In 1891, Josie left her parents’ homestead in Oklahoma’s Cimarron Valley to visit her sister in Sumner, Wash, near Tacoma. She got a job at her brother in law’s newspaper, and ended up marrying the editor. He was an even-tempered man, 13 years her senior with a vaudevillian sense of humor, and a newsman’s willingness to travel to where the action was.
In 2010, I found the Keyes family homestead just shy of the New Mexico line, where the Rocky Mountains push up from the plains. Josie took the train to Sumner. I followed back roads, linking towns shaped by mining booms that primed the pump for the intensity of the Klondike rush: Red River, N.M., Creede, Colo., Park City, Utah; Stanley, Idaho.
This May, I rejoined Josie’s route in Port Townsend, Wash. The artsy tourist town was in full flush with the annual Rhododendrons Festival. The blossoms were lost on me as I struggled to keep the proper balance of intention and ignorance I needed for the trip. I live in Montana, and while I had planned and trained, I had a lot to learn about tides and currents.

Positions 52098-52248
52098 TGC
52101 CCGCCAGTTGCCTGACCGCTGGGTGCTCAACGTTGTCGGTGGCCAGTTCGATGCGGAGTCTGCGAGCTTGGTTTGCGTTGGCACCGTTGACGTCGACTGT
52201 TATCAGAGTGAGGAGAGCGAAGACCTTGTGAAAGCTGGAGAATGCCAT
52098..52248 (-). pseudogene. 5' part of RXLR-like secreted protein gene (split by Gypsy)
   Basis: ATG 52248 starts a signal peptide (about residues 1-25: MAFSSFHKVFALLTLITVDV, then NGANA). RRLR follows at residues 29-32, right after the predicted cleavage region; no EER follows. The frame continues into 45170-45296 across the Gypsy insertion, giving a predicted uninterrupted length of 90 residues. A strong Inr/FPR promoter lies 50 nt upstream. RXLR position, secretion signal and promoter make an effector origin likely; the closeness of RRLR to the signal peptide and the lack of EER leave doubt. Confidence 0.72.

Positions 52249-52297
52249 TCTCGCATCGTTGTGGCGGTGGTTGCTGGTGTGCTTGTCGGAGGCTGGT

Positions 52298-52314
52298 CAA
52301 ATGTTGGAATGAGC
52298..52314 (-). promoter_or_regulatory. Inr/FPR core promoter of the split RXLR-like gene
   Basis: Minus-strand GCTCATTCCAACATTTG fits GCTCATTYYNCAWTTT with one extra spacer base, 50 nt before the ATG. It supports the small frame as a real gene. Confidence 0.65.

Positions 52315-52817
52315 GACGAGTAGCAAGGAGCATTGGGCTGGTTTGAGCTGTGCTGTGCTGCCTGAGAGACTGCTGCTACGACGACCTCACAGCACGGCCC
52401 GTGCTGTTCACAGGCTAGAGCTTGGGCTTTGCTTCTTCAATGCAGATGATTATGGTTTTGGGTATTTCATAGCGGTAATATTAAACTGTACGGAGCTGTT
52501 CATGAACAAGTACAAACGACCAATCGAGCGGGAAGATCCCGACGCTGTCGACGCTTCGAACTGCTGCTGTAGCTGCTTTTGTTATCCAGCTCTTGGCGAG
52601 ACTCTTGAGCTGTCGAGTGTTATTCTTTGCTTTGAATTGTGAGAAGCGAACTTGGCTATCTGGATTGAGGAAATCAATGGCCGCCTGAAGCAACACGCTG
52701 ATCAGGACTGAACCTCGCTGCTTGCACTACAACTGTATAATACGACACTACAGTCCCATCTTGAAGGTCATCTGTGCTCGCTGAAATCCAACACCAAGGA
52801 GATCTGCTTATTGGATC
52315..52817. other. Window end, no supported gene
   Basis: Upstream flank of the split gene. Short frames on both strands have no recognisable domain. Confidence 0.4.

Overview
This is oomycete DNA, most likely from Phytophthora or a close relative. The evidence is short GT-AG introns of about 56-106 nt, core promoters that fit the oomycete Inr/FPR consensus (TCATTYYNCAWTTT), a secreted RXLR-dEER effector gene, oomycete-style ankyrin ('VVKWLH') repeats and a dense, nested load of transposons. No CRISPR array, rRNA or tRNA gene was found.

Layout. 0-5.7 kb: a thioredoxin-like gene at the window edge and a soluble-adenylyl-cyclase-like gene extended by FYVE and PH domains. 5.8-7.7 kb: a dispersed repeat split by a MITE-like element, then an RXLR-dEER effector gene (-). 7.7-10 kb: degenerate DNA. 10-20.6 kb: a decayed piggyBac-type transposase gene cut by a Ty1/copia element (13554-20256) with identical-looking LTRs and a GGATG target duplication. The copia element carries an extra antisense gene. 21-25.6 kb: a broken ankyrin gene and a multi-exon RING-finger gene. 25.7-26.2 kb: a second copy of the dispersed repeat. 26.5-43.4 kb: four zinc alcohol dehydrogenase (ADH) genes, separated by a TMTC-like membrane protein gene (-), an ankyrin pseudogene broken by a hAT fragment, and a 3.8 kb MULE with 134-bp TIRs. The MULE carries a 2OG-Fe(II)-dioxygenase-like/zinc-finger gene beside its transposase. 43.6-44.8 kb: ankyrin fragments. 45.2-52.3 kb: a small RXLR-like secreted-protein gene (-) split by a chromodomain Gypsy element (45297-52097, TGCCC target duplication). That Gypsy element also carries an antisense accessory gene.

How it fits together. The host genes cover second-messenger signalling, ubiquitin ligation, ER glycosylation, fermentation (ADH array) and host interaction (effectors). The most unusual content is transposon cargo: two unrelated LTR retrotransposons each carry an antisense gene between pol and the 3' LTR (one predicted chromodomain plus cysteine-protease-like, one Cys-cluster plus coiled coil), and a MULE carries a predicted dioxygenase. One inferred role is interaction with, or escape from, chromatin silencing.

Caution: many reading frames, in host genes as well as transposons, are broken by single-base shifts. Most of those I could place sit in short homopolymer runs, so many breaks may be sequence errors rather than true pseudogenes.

The Inside Passage is North America’s most iconic sea kayaking route. It is a single trip of about 1,000 miles, divisible by a half-dozen distinct personalities: the scattered islands of the San Juan and Gulf Islands with their swirling currents; Desolation Sound with dark, stone corridors; Johnstone Strait with its reliable winds; big crossings open to the full force of the Pacific Ocean; the bottle-glass green of waters fed by glaciers. Add to such natural variety the loose lunacy of the water surrounding port cities – Nanaimo, Port Hardy, Prince Rupert in British Columbia; Ketchikan, Juneau and Skagway in Alaska.
sI was surprised at the number of tiny communities I passed and the camaraderie I found with other boaters along the way.
I fought both current and wind to arrive at the map-dot former cannery of Butedale on Princess Royal Island. I arrived tired and hungry and was greeted like family by power boaters I had met earlier and by Lou, the caretaker.
“I heard you were coming and have a sun shower for you,” said Lou, in his handsome French Canadian accent, showing me a makeshift shower on the deck of the old ice making plant.
“When you’re done, come back down,” said Deb, one of the powerboaters. “We’ll have dinner for you.”
Inviting a sea kayaker to dinner mid-trip is a risky proposition and I cautioned myself not to inhale the entire larder. Deb proved up to that challenge, and set up a bellyful of steak, chicken and peach cobbler. After her crowd pulled out early the next day I found a doggie bag with leftovers tucked into my kayak. I was much repaired, mind and body, when I pulled out of Lou’s post-industrial hillside retreat.